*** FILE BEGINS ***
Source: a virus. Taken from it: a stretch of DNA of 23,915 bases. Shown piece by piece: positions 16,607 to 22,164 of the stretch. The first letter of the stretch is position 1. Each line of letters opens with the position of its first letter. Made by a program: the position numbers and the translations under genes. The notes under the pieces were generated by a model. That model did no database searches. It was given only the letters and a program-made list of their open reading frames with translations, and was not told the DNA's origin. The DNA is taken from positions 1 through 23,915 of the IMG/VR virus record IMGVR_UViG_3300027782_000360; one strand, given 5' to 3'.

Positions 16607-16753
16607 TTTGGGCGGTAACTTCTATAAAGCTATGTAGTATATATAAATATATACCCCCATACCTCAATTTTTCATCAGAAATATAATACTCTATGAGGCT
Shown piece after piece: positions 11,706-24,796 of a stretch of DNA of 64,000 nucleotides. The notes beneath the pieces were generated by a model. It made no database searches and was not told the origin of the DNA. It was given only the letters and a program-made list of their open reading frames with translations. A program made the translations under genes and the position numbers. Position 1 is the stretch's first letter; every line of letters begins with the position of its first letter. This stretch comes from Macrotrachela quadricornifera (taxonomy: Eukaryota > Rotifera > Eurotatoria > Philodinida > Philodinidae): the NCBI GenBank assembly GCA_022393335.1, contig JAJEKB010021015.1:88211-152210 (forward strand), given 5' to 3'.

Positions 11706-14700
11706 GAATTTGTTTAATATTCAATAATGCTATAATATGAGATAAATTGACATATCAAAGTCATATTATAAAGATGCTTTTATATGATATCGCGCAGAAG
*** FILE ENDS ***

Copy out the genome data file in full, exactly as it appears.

Source: a virus. Taken from it: a stretch of DNA of 23,915 bases. Shown piece by piece: positions 16,607 to 22,164 of the stretch. The first letter of the stretch is position 1. Each line of letters opens with the position of its first letter. Made by a program: the position numbers and the translations under genes. The notes under the pieces were generated by a model. That model did no database searches. It was given only the letters and a program-made list of their open reading frames with translations, and was not told the DNA's origin. The DNA is taken from positions 1 through 23,915 of the IMG/VR virus record IMGVR_UViG_3300027782_000360; one strand, given 5' to 3'.

Positions 16607-16753
16607 TTTGGGCGGTAACTTCTATAAAGCTATGTAGTATATATAAATATATACCCCCATACCTCAATTTTTCATCAGAAATATAATACTCTATGAGGCT
Shown piece after piece: positions 11,706-24,796 of a stretch of DNA of 64,000 nucleotides. The notes beneath the pieces were generated by a model. It made no database searches and was not told the origin of the DNA. It was given only the letters and a program-made list of their open reading frames with translations. A program made the translations under genes and the position numbers. Position 1 is the stretch's first letter; every line of letters begins with the position of its first letter. This stretch comes from Macrotrachela quadricornifera (taxonomy: Eukaryota > Rotifera > Eurotatoria > Philodinida > Philodinidae): the NCBI GenBank assembly GCA_022393335.1, contig JAJEKB010021015.1:88211-152210 (forward strand), given 5' to 3'.

Positions 11706-14700
11706 GAATTTGTTTAATATTCAATAATGCTATAATATGAGATAAATTGACATATCAAAGTCATATTATAAAGATGCTTTTATATGATATCGCGCAGAAG